# Law of Demand

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Law of Demand

### Law of Demand

The relation of price to sales is known in economics as the ‘Law of Demand’. The Law of Demand states that “higher the price, lower the demand, and vice versa, other things remaining the same.”

#### Definitions

Some popular statements of the Law of Demand are as follows:

1. Marshall has stated the Law thus: “the greater the amount to be sold, the smaller must be the price at which it is offered in order that it may find purchasers, or in other words, the amount demanded increases with a fall in price and diminishes with a rise in price.
2. In Ferguson’s words, “According to the Law of Demand, the quantity demanded varies inversely with price.”
3. According to Bilas, “The Law of Demand states that other things being equal, the quantity demanded per unit of time will be greater, the lower the price and smaller, the higher the price.”
4. Samuelson writes “Law of Demand states that people will buy more at lower prices and buy less at higher prices, other things remaining the same.”

The Law of Demand, thus, establishes a definite relation between the price and the quantity demanded. There is, however, no uniform relation between the change in price and the change in the demand for a commodity. The increase in demand may not be exact by in proportion to the fall in price. A fall of one-fifth in the price may increase the sales by a twentieth or it may double them.

Law of Demand can be more conveniently illustrated with the help of a demand schedule and demand curve.

#### Demand Schedule and Demand Curve

According to Marshall, a demand schedule is a list of prices and quantities. In other words, a demand schedule states the relation between the two variables of price and quantity. We give below an illustration of the ‘Demand Schedule’.

##### Table: Demand Schedule It is clear from Table that each price has a unique demand associated with it. As the price of the commodity decreases its demand increases and vice versa.

The Law of Demand or the Price Quantity Relationship’ is also portrayed graphically in the form of a chart called the ‘Demand Curve’. An example of the ‘Demand Curve’ is given in Fig. It is obtained by plotting the data given in Table. In fig., the curve from point d to d, passing through A, B, C and D is the demand curve. Each point on the demand curve shows one particular price-quantity combination.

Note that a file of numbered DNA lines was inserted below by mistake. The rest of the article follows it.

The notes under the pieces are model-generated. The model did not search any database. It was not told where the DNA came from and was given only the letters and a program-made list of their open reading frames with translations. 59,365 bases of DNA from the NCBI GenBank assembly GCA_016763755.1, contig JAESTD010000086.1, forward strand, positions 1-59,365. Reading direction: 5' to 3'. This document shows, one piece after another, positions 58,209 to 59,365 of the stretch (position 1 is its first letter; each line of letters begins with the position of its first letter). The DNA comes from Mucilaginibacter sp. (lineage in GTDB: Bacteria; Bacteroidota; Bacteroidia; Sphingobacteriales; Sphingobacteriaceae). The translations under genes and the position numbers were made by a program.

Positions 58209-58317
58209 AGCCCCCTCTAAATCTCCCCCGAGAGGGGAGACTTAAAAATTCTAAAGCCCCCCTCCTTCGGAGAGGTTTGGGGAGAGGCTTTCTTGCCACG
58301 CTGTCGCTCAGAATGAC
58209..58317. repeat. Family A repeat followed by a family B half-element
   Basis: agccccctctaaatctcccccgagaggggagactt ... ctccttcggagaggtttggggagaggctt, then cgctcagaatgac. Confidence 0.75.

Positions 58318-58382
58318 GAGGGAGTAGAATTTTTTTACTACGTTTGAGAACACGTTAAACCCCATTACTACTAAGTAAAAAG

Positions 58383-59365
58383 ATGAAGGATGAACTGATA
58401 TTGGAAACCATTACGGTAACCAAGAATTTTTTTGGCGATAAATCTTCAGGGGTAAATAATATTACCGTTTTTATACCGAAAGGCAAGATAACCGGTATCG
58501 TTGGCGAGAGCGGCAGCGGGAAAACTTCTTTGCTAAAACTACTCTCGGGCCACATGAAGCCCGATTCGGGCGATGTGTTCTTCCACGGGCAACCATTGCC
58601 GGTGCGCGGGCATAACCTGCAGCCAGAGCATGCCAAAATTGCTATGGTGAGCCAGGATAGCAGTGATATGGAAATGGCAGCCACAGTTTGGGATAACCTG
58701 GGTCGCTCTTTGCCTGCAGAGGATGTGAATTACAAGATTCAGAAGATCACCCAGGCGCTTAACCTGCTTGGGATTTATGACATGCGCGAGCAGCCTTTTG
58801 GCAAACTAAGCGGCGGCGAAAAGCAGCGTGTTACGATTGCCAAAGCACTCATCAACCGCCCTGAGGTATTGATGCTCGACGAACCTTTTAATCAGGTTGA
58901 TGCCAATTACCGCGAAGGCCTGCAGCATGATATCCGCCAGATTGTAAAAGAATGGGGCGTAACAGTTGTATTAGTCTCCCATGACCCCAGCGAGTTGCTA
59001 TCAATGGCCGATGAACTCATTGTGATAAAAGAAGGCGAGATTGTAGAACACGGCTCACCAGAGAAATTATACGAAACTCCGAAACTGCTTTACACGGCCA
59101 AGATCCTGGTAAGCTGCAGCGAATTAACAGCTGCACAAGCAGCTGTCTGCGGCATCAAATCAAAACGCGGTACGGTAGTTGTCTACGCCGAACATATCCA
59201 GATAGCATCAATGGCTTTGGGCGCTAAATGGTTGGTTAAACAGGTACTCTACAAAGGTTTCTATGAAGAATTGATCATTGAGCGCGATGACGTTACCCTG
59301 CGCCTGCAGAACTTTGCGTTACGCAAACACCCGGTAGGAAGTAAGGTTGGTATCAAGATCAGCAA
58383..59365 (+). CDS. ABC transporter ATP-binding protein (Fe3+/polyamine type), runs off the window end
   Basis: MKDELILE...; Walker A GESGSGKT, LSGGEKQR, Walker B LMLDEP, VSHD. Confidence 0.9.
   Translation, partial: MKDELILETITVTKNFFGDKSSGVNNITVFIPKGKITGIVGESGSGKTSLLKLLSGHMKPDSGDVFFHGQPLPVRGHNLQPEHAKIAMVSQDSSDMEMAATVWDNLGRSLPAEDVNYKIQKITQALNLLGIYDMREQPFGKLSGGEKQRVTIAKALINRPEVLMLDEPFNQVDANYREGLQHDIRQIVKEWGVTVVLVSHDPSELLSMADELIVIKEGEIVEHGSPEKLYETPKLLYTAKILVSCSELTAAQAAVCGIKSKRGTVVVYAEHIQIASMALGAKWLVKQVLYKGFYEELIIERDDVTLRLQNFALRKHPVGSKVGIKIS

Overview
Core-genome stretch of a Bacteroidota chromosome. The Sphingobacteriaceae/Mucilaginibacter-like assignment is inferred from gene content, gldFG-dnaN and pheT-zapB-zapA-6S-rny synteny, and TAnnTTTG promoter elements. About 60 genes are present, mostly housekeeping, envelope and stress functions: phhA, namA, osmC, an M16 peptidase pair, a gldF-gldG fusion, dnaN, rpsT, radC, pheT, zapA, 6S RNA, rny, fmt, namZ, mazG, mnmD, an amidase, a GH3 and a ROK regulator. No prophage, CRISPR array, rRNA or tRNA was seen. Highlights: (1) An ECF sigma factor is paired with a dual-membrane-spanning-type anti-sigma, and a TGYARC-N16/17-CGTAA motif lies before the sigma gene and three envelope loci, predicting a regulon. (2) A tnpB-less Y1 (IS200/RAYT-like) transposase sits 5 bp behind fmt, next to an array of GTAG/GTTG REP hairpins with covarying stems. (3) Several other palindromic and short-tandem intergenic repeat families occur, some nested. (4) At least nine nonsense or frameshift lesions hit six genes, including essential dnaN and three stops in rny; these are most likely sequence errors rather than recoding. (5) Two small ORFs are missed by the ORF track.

Combinations at each point in alphabetical order shows decreasing price of X-goods and increasing number of demand for X-goods. Price-quantity combination in reverse order of alphabets shows increasing price of X-goods and decreasing number for X-goods by an individual.

As Fig. shows, demand curve slopes downward to the right. The downward slope of the demand curve reads the law of demand, i.e., the quantity of a commodity demanded per unit of time increases as its price falls and vice versa.

The price-quantity relation is also expressed algebraically in the form of the following equation:

Q = f (P.)

Which means that quantity demanded is a function of price.

#### Chief Characteristics of Law of Demand

The chief characteristics of the Law of Demand are as follows:

1. ##### Inverse Relationship:

There is an inverse relationship between the price and the quantity demanded, that is, if the price rises, the demand falls and if the price falls, the demand goes up.

2. ##### The demand is a dependent variable:

Under the law of demand, the price is an independent variable and the demand is a dependent variable. Thus, it is the effect of price on demand, that is examined and not the effect of demand on price.

3. ##### Other things remain the same:

The law of demand assumes that other things remain the same. In other words, there should be no change in other factors influencing demand except price. If, however, any one or more of the other factors, say, income, substitute’s price, consumers’ tastes and preferences, advertising outlays, etc., vary, the demand may rise in spite of a rise in price, or alternatively the demand may fall in spite of a fall in price.